Today I'm welcoming novelist Elizabeth Blackwell who is retelling Sleeping Beauty's tale in her new release While Beauty Slept. Find out more. Enjoy!
Elizabeth welcome to The Reading Frenzy.
What a great premise. Tell my readers a bit about While Beauty Slept.
While Beauty Slept is a retelling of the Sleeping Beauty legend as if it really happened. All the expected story elements are there—the curse, the spinning wheel, the prince’s kiss—but they’re given new twists. Although the book takes place in a made-up “fairy tale” land, I approached it as historical fiction, creating a world where events sprang from human actions and emotions rather than magic. The book is told from the viewpoint of Elise, a servant who becomes a confidante of the royal family. I wanted to explore that Upstairs, Downstairs/Downton Abbey dynamic, showing the glamour of life at a palace but also the grittiness of daily life for anyone who wasn’t royalty.
Does this story, like a fairytale, have a moral?
What a great question! I don’t know if Sleeping Beauty does have a moral—other than to invite absolutely everyone you know to your daughter’s christening! In the original Sleeping Beauty, the evil fairy curses an innocent baby princess to death. It’s a very dark premise. I wanted to maintain that sense of looming danger throughout the book, that feeling of never being completely safe, regardless of your position in society.
We expect fairy tales to wrap everything up neatly with a kiss and a happily ever after, and I very consciously wanted to address how that would work in the real world. If you’ve been locked away in a tower and left for dead, wouldn’t you always be traumatized by that experience? Even if you did marry a handsome prince?
What gave you the idea to retell Sleeping Beauty’s story?
Believe it or not, it was from watching the Disney version of Sleeping Beauty with my young daughter. The movie is very moody and atmospheric, with a truly creepy Maleficent as the villain, and I was always kind-of surprised that my four-year-old liked it so much. After repeated viewings, this idea suddenly popped into my head: “What if all this really happened? And the princess fell asleep not because of a magic curse but because…” (Sorry, you’ll have to read the book to find out what I came up with!). The events in While Beauty Slept unfold very differently from the movie, but the castle I envisioned when I wrote the book was definitely influenced by the look of Princess’s Aurora’s castle.
Elizabeth this is your third published novel. How has your writing changed from then to now?
My first two novels were romances published by Harlequin, The Letter and The House of Secrets. They both had fairly strict limitations in terms of length and content. While Beauty Slept allowed me to take what I’d learned from those two romances and amp it up: more characters, more backstory, more drama, higher stakes. It allowed me to be more ambitious, which—to be honest—also led to a lot more rewrites. Weaving all the plot strands together was like fitting together a puzzle: frustrating at times in the short term, but immensely rewarding when you see it completed.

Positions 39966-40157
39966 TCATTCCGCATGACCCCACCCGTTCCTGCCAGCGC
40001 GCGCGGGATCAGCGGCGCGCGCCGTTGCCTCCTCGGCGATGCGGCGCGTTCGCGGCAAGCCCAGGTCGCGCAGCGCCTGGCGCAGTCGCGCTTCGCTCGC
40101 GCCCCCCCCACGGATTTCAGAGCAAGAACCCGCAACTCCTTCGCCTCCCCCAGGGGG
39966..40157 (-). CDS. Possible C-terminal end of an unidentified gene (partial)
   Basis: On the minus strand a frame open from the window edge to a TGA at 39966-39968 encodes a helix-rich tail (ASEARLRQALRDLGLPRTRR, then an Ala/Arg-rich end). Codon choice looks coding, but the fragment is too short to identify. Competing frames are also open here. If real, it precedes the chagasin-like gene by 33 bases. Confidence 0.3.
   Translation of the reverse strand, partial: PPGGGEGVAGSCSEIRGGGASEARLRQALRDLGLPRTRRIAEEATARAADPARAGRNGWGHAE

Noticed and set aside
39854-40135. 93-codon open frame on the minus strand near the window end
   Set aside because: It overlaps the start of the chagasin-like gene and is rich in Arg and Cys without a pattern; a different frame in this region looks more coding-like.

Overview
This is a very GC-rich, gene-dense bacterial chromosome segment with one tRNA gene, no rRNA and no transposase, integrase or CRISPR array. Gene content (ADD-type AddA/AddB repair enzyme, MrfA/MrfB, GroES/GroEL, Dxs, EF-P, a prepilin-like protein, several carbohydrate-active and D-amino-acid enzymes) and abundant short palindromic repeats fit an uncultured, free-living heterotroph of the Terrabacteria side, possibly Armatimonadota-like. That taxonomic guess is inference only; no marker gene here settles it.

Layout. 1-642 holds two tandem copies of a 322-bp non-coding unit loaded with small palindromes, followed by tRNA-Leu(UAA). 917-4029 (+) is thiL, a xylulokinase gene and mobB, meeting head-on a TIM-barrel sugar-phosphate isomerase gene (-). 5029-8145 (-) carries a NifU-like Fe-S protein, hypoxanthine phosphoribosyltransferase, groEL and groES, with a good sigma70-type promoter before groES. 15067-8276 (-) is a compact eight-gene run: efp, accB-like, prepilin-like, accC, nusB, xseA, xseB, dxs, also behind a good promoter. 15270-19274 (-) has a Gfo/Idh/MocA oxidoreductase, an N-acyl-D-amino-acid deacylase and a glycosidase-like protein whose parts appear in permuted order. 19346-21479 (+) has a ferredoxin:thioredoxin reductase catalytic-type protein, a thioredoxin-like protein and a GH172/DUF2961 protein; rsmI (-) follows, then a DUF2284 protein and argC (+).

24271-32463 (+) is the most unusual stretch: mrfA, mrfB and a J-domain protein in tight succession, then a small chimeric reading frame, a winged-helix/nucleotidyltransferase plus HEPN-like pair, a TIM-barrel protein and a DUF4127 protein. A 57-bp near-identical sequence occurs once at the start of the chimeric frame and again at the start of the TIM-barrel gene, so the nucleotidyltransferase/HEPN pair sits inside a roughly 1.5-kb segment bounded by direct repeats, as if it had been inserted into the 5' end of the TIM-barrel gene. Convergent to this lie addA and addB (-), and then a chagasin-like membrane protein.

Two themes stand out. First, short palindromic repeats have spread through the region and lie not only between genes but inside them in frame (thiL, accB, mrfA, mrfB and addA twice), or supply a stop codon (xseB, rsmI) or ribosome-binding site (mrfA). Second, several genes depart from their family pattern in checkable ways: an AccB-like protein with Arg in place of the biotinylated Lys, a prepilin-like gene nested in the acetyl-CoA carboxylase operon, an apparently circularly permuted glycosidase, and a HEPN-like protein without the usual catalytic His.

I love hearing authors’ “the call” story. Tell us please about selling your first novel.
My first romance novel, The Letter, began as a contest entry. I saw an announcement from Harlequin and had an idea that I literally could not shake. I’d go to sleep thinking about it and wake up with thoughts about the main characters. I wrote the first three chapters and a synopsis and submitted them right before the deadline.
When I got the call from the editor telling me I’d won—and that she would like to see the full manuscript—it was the same week I learned I was pregnant with twins! I have a very clear memory of crying, from a mixture of joy and hormones. Then, shortly after, a minor panic when I realized I would now have to finish writing the book!
Talking about stories; was becoming an author a dream come true or something totally different?
Absolutely a dream come true. Like so many other writers, I’ve been a hard-core reader since I was a child, although it took me a long time to build up the confidence to write a book myself. I worked in publishing right after college, then got my master’s degree in journalism and worked as a magazine writer for more than 10 years. It was great training in grammar and sentence structure and the importance of editing. Because of all those experiences, I don’t fall to pieces if an editor says I should take out a big chunk of text or rewrite an entire conversation. (Not that I love hearing it, either.)
I noticed you’ve gotten some rave reviews for your new release. Are you an author who loves to read her reviews or do you dread them?
Like every other author, I love reading the good reviews and hate reading the bad ones! It is extremely gratifying when something I’ve written resonates with another person. It’s especially fun when a reviewer picks up on some element I worked really hard on (yes! It worked!). With bad reviews, I try to remember that it’s not a judgment on me as a person; the book just didn’t work for that particular reader. Haven’t we all had an experience where we raved about a book or movie to a friend, and they ended up hating it? You never can be sure what will click.
Are you working on another historical novel?
Yes! My next project is a family saga set in the late 1800s and 1920s. I’m taking a break from fairy tales for now, but the story will have the same Gothic-suspense feel as While Beauty Slept. That is definitely my comfort zone, writing-wise.
Elizabeth thank you for chatting with me today. Good luck with the new novel!
Elizabeth Blackwell works as a freelance writer. Her work has appeared in The Wall Street Journal, Ladies’ Home Journal, Parenting, and the Chicago Tribune, among other publications.